Dozens of electronic items including suspected illegal set-top boxes have been seized from a Walsall flat during a warrant this morning (30 June).
The items were located after a joint investigation by the Metropolitan Police and the Federation Against Copyright Theft (FACT) into the sales of illegal set-top boxes that allow free access to subscription television services, sports content and movies.
Officers from the West Midlands Regional Organised Crime Unit (ROCU) and the Government Agency Intelligence Network (GAIN) assisted with the strike action which was carried out today by Walsall Police at the flat at Barleyfield House in Bath Street.
In total 35 set-top boxes were seized along with computers, mobile phones and sat navs. They will now be forensically examined to determine if any offences have taken place.
Trading Standards are also involved in the investigation and will help to establish if any licensing infringements have taken place.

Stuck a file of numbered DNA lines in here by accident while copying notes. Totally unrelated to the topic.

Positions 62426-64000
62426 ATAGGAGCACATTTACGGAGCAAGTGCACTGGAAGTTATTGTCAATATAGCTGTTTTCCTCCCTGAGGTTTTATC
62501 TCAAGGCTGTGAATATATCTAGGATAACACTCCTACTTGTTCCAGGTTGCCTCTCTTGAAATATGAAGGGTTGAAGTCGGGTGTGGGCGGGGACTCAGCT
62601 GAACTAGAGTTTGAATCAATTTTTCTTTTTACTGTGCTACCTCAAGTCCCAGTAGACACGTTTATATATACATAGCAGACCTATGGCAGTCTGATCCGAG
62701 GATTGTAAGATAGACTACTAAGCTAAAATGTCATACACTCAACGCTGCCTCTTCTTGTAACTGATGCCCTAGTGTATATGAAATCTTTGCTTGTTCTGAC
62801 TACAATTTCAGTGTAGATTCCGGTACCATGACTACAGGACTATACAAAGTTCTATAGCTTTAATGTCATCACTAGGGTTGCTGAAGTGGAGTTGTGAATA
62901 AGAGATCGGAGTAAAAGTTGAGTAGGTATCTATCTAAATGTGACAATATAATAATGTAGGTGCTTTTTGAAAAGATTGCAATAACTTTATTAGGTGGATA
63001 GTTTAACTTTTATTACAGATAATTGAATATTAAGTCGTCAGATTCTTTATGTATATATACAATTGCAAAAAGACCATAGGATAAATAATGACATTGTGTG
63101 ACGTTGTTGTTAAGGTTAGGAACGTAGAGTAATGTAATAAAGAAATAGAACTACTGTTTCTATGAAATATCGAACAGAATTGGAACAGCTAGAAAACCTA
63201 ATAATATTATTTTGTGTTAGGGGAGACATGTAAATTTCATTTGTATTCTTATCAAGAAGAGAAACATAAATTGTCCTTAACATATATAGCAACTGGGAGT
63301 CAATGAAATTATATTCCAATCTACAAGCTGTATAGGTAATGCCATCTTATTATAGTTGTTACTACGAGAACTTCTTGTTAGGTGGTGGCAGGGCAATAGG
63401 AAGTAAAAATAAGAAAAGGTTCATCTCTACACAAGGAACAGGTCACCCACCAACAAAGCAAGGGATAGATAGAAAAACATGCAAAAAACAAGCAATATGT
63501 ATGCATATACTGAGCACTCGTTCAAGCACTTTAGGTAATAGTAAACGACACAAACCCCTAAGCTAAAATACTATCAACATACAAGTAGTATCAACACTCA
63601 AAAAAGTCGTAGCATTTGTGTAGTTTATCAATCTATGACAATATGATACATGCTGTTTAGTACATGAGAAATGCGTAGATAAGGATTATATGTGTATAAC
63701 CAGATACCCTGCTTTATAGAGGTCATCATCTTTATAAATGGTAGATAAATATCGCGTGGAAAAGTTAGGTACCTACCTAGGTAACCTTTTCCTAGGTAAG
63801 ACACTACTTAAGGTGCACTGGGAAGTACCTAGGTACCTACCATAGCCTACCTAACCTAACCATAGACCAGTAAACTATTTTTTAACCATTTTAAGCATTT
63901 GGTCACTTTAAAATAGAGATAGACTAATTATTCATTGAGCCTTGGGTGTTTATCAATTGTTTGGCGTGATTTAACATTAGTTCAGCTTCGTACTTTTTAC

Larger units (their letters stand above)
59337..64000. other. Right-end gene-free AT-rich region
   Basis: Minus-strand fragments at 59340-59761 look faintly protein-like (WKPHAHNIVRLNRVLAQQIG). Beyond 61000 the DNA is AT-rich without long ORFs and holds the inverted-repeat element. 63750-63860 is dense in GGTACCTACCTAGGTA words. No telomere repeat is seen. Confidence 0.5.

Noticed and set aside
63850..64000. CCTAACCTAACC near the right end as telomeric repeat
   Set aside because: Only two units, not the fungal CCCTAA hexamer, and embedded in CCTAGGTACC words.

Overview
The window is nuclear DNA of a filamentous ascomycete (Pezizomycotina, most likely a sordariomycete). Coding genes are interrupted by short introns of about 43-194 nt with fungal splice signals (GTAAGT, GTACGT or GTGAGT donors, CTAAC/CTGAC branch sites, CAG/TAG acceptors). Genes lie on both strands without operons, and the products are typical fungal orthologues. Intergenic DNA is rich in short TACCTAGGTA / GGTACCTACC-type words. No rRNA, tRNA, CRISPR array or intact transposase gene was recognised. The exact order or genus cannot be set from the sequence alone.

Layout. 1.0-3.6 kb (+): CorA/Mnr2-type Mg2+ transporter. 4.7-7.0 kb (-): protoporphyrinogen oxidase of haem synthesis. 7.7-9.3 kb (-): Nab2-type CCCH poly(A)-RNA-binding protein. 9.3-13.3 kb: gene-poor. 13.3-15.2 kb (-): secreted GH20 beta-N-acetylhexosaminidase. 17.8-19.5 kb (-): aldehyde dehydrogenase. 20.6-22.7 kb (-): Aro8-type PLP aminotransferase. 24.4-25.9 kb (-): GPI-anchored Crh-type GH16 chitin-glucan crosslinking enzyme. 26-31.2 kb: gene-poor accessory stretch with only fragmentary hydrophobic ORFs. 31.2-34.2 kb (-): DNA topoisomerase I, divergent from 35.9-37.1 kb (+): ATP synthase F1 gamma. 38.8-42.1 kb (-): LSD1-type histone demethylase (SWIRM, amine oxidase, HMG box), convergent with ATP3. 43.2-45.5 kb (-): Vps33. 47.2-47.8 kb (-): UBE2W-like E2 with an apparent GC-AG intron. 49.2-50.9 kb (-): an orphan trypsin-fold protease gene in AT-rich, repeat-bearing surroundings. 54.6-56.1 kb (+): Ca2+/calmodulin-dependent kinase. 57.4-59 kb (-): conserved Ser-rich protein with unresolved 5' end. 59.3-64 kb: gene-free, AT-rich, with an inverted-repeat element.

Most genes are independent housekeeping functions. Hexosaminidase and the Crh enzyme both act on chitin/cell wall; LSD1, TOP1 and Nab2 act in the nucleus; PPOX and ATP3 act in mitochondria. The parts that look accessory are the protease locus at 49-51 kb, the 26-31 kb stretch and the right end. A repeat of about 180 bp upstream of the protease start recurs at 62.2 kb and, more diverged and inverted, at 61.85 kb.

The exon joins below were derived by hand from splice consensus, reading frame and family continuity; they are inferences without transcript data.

A 50-year-old man is helping officers with the enquiry and has been voluntarily interviewed by police and investigators from FACT.
As part of the same investigation officers from the Met Police carried out further warrants in Feltham, Middlesex this morning. A 48-year-old man and a woman were arrested and more than 1,000 set-top boxes were seized along with a large quantity of sat navs.
Kieron Sharp, Director General, FACT, said: “The proliferation of IPTV (Internet Protocol Television) and set top boxes along with apps and add-ons that facilitate illegal streams have created new opportunities for piracy and the delivery of stolen content.
“As today’s action demonstrates, we are working in close partnership with our colleagues in law enforcement on addressing these threats and are committed to bringing those responsible to account.”
Regional GAIN Co-ordinator Jason Grove, from the ROCU, said: “Today’s action is an excellent example of our multi-agency working across force boundaries to tackle serious and organised crime.
“These kinds of offences cost the economy and in particular the film and television industry tens of thousands of pounds each year and today shows that we will take action against those involved.
“Anyone with information about this kind of crime can report it to Crimestoppers by calling 0800 555 111.”